How To Handle A Mean Hiring Manager During A Job Interview

Elizabeth Witbeck

How To Handle A Mean Hiring Manager During A Job Interview

Interviews are one of the most stressful situations that a person has to experience. What can make this especially bad is when you are in the room with a manager who is just plain unpleasant.

Perhaps the interviewer decides to spend the session asking you difficult questions that you couldn’t possibly know the answers to. They might take phone calls, check their email, or send text messages during the interview.

They may be outright rude and hostile towards you. Any of these situations is enough to have you running for the door.

It’s Not Personal

It is easy to take hostility and anger directed towards us personally. We assume that we have done something to offend this person. But that isn’t usually the case. This interviewer doesn’t know you, so you didn’t offend them. They are usually upset about something else and have brought their anger into the interview.

To be sure, this is unfair.

Realize that the interviewer has something else going on their mind.

Remain Calm

The most important thing you can do in the situation is to remain calm. A lot of times when people are antagonizing us, we want to retaliate back. But punching your interviewer is not going to win you any brownie points. It is important to center yourself. Respond to their questions in a calm tone.

Make your interviewer realize that you will not participate in their anger. It takes two people in order to have an argument. The fact that you refuse to escalate a hostile situation may help you snag the job.

Choose Words Carefully

When we are angry, words can fly out of our mouths quicker than we would like. This can leave us saying things that we wouldn’t say in normal circumstances. We don’t want to say things we regret, especially in a job interview. Insulting the hiring manager is not likely to win you the position.

Work on building rapport with this person. While you can’t control everything that happens in an interview, you can do your part to remain positive.

Focus on the Questions Being Asked

The purpose of an interview is to demonstrate to the hiring manager why they should hire you. Answer the questions that are being asked during the interview. Explain your background and your experiences, and why you would be a good fit for the company.

Talk about previous situations and how they relate to circumstances you would face in this role. Ensure the hiring manager that you are the best fit for the position. Even if the person interviewing you is in a bad mood, your responsibility is to stay focused on answering questions related to your potential for the position.

Build Rapport

You came into this interview thinking that you would hit it off with the manager. Instead, they are being rude to you. This situation can leave you feeling stressed out, wanting to run out of the room and never return. It is important to build rapport with your interviewer.

Find some way to regain control of the situation. You can make light conversation about an item in their office that you find interesting.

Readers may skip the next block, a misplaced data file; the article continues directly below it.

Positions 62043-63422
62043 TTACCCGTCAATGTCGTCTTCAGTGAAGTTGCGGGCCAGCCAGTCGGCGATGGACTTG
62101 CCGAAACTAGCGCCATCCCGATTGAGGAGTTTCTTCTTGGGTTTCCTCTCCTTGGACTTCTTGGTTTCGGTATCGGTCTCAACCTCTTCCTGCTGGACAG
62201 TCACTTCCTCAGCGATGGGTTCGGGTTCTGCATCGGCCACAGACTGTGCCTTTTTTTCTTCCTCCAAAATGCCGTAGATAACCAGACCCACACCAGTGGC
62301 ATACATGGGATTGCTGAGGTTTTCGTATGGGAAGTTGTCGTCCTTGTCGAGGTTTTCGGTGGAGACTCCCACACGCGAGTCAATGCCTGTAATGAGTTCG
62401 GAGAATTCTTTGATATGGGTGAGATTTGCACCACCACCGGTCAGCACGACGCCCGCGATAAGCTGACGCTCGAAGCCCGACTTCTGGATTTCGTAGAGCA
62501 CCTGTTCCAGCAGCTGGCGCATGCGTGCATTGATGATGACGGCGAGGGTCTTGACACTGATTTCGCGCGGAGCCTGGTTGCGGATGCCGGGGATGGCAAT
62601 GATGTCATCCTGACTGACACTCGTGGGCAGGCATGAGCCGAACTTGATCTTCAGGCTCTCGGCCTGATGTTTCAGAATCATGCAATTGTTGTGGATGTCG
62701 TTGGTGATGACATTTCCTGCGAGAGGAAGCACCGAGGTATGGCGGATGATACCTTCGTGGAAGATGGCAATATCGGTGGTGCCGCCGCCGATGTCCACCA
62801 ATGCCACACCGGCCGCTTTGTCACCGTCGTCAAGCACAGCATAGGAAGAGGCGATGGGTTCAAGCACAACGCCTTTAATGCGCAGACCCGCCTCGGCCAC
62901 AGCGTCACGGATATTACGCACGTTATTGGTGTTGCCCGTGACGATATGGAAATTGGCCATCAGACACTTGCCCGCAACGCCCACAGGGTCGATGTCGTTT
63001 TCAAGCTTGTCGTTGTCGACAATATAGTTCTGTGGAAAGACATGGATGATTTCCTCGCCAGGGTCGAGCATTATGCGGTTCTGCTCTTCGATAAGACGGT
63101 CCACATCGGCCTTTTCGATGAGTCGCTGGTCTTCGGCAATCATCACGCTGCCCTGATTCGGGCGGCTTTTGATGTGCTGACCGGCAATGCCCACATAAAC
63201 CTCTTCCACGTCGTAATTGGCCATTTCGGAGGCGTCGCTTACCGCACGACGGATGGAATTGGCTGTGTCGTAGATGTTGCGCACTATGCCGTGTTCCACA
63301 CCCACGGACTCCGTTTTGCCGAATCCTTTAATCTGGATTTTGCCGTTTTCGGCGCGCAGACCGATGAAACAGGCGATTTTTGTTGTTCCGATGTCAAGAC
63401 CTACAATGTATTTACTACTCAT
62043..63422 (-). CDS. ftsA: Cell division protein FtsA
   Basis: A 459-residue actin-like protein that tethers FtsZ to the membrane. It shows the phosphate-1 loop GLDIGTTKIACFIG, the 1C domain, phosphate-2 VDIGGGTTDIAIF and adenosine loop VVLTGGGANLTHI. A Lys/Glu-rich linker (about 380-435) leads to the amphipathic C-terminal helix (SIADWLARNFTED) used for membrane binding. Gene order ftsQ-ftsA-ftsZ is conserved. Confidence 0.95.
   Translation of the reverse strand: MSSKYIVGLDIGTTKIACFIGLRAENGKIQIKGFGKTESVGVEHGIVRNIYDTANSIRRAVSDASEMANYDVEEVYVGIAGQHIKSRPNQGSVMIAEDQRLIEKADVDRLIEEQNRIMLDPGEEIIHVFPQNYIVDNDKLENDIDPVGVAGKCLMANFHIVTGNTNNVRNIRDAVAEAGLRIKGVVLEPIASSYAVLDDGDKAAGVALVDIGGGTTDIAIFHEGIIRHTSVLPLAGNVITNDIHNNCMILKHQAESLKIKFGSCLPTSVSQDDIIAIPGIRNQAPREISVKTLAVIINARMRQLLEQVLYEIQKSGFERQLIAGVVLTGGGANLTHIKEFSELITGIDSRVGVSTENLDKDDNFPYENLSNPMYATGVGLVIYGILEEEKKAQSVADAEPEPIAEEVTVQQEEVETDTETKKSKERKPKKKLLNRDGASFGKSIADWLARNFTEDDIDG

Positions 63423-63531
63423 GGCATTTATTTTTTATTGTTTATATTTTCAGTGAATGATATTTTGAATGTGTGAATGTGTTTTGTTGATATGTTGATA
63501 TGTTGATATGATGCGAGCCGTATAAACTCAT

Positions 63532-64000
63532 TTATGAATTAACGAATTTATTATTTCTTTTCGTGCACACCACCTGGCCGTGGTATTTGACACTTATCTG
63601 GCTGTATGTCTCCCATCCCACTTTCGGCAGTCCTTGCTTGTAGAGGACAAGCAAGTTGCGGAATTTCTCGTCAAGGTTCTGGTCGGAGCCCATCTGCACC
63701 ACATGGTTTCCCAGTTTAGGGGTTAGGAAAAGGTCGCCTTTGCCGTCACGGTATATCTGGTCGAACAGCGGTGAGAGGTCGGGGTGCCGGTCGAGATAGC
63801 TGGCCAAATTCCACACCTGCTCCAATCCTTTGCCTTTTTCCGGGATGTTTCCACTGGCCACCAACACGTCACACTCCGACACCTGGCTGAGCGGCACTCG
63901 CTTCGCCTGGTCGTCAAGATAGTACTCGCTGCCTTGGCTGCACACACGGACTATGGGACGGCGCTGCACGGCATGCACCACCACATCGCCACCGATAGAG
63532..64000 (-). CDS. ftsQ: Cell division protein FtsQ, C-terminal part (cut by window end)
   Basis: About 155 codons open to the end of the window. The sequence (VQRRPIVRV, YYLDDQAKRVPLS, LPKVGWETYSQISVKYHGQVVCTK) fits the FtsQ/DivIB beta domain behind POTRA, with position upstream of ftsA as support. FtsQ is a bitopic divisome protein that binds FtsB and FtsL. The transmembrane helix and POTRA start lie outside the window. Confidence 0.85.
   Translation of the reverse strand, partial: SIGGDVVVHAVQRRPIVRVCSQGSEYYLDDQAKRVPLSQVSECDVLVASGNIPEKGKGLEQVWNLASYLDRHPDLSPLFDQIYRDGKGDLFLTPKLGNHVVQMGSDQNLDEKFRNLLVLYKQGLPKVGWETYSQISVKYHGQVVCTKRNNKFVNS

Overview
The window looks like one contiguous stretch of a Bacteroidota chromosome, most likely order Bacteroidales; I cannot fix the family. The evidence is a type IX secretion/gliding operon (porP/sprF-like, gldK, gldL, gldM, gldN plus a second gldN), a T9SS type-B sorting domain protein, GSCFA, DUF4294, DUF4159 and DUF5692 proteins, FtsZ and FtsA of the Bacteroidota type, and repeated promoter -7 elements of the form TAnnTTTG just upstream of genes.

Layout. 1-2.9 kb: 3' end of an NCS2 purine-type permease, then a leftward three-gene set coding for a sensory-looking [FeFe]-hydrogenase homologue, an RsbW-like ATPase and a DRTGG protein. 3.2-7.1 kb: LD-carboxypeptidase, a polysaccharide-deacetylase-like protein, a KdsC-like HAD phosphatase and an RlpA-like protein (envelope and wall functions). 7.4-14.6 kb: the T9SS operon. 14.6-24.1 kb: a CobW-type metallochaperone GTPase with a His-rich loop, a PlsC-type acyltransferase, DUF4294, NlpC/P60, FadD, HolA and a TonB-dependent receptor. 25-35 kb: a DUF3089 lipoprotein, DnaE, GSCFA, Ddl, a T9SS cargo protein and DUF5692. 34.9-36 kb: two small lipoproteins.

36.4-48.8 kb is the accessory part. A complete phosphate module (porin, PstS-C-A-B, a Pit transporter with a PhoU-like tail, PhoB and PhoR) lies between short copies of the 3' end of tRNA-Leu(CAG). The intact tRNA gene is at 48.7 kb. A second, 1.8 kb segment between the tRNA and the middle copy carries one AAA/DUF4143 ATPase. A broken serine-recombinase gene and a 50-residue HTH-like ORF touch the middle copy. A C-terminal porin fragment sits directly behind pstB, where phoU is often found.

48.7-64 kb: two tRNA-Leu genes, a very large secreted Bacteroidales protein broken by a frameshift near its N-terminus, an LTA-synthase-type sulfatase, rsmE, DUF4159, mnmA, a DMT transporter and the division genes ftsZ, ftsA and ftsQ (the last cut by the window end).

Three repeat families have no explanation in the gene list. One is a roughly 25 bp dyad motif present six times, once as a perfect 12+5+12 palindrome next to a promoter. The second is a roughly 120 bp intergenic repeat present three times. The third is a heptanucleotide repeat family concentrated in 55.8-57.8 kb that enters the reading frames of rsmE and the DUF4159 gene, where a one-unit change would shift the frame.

You can ask them what plans they have for the weekend. You can ask them to talk a bit about themselves, what their background is, and what they enjoy most about the company. This can help to diffuse the tension in a hostile situation.

Try Rescheduling

The interviewer may be acting like you are an inconvenience to them. They may be reading through their text messages while you are talking, or not paying attention to the answers you give.

If they are acting as if now is not a good time to talk, it is perhaps in both of your best interests if you try to reschedule. Ask “Is there a better time for us to talk?” They might take you up on your offer to come back at a different time.

You May Still Get Hired

You might leave the interview believing that you totally blew it and there is no way you are being offered the position. That is not necessarily the case. You could still be offered the job opening.

One reason that job interviewers act rudely during these situations is to secretly test candidates, to see if they can endure these types of behaviors. It is important to remain calm and keep your confidence during the interview, because you still might be offered the job.

Do You Want This Job?

An interview is an opportunity for two people to get to know each other better, and understand if they are a good fit. First impressions count for everything. When you first meet somebody, this is when they are supposed to be on their best behavior.

If the manager is acting rude and hostile now, just imagine what they will be like if you are offered the position. They might treat all of the employees this way. Take time after this interview to consider whether you would truly want this position.

Remember that you do not deserve to be treated rudely. If the interview has gotten to the point where you fear physical harm to yourself, you should leave the room and find somebody who works at the company who can intervene in the situation.

About The Author

Elizabeth Witbeck

Elizabeth Witbeck works as a college consultant and educational entrepreneur. She launched the first business in the United States that sends care packages to first generation college students, and also helps prospective college students on their applications. Her interests include education, poverty, and working with youth.

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